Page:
"I will leave his young lordship's things
here," said Mr. Murray; "tho others I will
tako back with me."
Lord Arthur left the room and the de
tective replaced Dick Merlot's belongings
In tho brown bag.
"Bears it pretty well, doesn't he?" eaid
"Yes, but he's that sort. Hard as
"Any chanco of earning tho reward, do
"But not for us, oh?"
"You havo as good a chance aa any one
else. You can work frorri this end.
You're on the spot," '
"Wouldn't like to make on arrangement
to divide whatever happens?"
"I might we'll talk It over when I come
back from Spain."
"Do you think Vertigan Is in It7"
Ten minutes later Lord Arthur re
entered tho room. "I'm ready," ho said,
"if you are."
They took their scats in tho motorcar
and the footman placed two trunks on tho
roof. Then tho car gilded nway into tho
"If this motorcar could only speak,"
said Mr. Murray, "It co-.ild tell us a
"YeB, indeed," said Russell. "Upon my
word, with so many clues there ought to
be no difficulty."
Lord Arthur leaned forward and began
to rend some papers ho had taken from
his pocket The car was brilliantly lighted
and had a small table on which he rested
"One thing we havo to be thankful for,
my lord," said Russell after a pause, "and
that is tho death of this scoundrel. If he'd
lived he'd havo had a try at your lord
ship." Lord Arthur looked at tho spenker cold
ly and then resumed tho.rco.dlng of tho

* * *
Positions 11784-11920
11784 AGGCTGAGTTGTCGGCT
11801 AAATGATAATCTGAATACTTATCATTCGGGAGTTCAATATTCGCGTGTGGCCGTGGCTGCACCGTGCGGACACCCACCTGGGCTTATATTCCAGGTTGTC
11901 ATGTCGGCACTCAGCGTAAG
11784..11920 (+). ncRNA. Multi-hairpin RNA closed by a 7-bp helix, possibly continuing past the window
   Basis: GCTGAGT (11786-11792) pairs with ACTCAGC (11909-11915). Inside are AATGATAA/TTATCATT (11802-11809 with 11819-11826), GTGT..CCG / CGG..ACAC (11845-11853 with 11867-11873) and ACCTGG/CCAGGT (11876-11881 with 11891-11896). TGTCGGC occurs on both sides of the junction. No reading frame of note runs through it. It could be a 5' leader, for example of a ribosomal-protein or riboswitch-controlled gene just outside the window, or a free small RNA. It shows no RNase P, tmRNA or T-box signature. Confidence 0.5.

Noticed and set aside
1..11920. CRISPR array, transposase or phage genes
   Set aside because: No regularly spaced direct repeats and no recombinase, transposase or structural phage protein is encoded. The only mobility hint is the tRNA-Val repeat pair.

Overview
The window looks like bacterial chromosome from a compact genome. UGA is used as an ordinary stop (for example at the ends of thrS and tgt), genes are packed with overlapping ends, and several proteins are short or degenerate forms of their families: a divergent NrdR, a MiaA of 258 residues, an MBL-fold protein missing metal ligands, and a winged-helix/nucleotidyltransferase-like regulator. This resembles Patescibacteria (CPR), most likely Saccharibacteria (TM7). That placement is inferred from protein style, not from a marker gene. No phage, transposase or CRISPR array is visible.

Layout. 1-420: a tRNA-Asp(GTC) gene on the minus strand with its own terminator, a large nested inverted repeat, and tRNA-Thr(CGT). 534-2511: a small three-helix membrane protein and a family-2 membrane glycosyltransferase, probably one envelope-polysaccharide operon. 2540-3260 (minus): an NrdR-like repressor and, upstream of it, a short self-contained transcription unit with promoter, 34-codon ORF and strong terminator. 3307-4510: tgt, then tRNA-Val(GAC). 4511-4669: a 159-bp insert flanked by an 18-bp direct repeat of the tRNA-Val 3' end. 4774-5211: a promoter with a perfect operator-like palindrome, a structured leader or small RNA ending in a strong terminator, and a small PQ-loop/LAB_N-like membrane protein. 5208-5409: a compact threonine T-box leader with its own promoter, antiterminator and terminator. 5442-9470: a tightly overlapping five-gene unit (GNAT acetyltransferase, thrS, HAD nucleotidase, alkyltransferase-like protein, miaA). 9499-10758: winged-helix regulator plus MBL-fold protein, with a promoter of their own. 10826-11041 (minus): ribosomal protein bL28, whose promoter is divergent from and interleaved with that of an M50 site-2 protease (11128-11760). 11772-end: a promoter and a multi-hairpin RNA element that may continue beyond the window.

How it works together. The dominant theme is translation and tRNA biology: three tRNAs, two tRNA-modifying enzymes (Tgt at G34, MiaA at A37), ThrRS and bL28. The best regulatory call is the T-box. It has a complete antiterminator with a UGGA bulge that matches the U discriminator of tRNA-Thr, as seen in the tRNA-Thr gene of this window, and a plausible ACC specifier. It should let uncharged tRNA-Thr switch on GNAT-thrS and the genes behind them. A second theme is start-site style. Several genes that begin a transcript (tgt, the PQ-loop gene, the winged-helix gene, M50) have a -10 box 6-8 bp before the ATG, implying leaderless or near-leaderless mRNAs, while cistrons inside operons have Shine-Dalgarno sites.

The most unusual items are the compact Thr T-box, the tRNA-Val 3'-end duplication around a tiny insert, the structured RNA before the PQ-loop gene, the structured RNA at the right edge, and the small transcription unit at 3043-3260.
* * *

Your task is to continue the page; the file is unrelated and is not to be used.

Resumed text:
papers." A moment later there was a sharp
crack ns though some one had struck the
window with a small pebble, Murray
mado a quick movement of his hand, and
tho interior of the car was In darkness.
"What's tho matter?" queried Lord Ar
thur sharply. "What are you doing, Mr.
Murray? Turn on the light again."
"Not Just yet, my lord If you don't
mind. We don't want another bullet
through the window."
"Bullet?" queried Russell and Lord Ar
"Yes clean through both windows
high velocity never broke either of them
Just a hole In each pane of glass It
must have been meant for you, my lord
odd wo should Just havo been saying that
you were out of danger."
"Why don't you stop the enr?" said
Lord Arthur angrily, and he groped in
tho darkness for the speaking tube.
"Not Just yet, my lord, If you don't
mind. AVe can't do anything. That was a
bullet from a rifle, and we don't want
another. It might find ita mark. We'll
run straight on down into Harptree."
"You must be mad. Do you mean to
say we're to take no notice Just go on as
If nothing had happened?"
"That's what I do mean, my lord. The
fellow doubtless relied on our stopping.
Then he could have got a clear shot at
you. Besides, there is no time to be lost,"
"The train doesn't matter. Look here,
Mr, Murray, do you intend to let thlu
"Wo can't find him In the dark, my
lord, and as likely as not he'd shoot us if
we did, The ono important thing Is tu
get down to Harptree as 'quickly as
"Vertigan?" queried Buesell,
"Yes that's It. If he's out of his room.
-ETS THO JUS BE
X K CTT7T") A Gripping Story of LaCe, Mystery nnd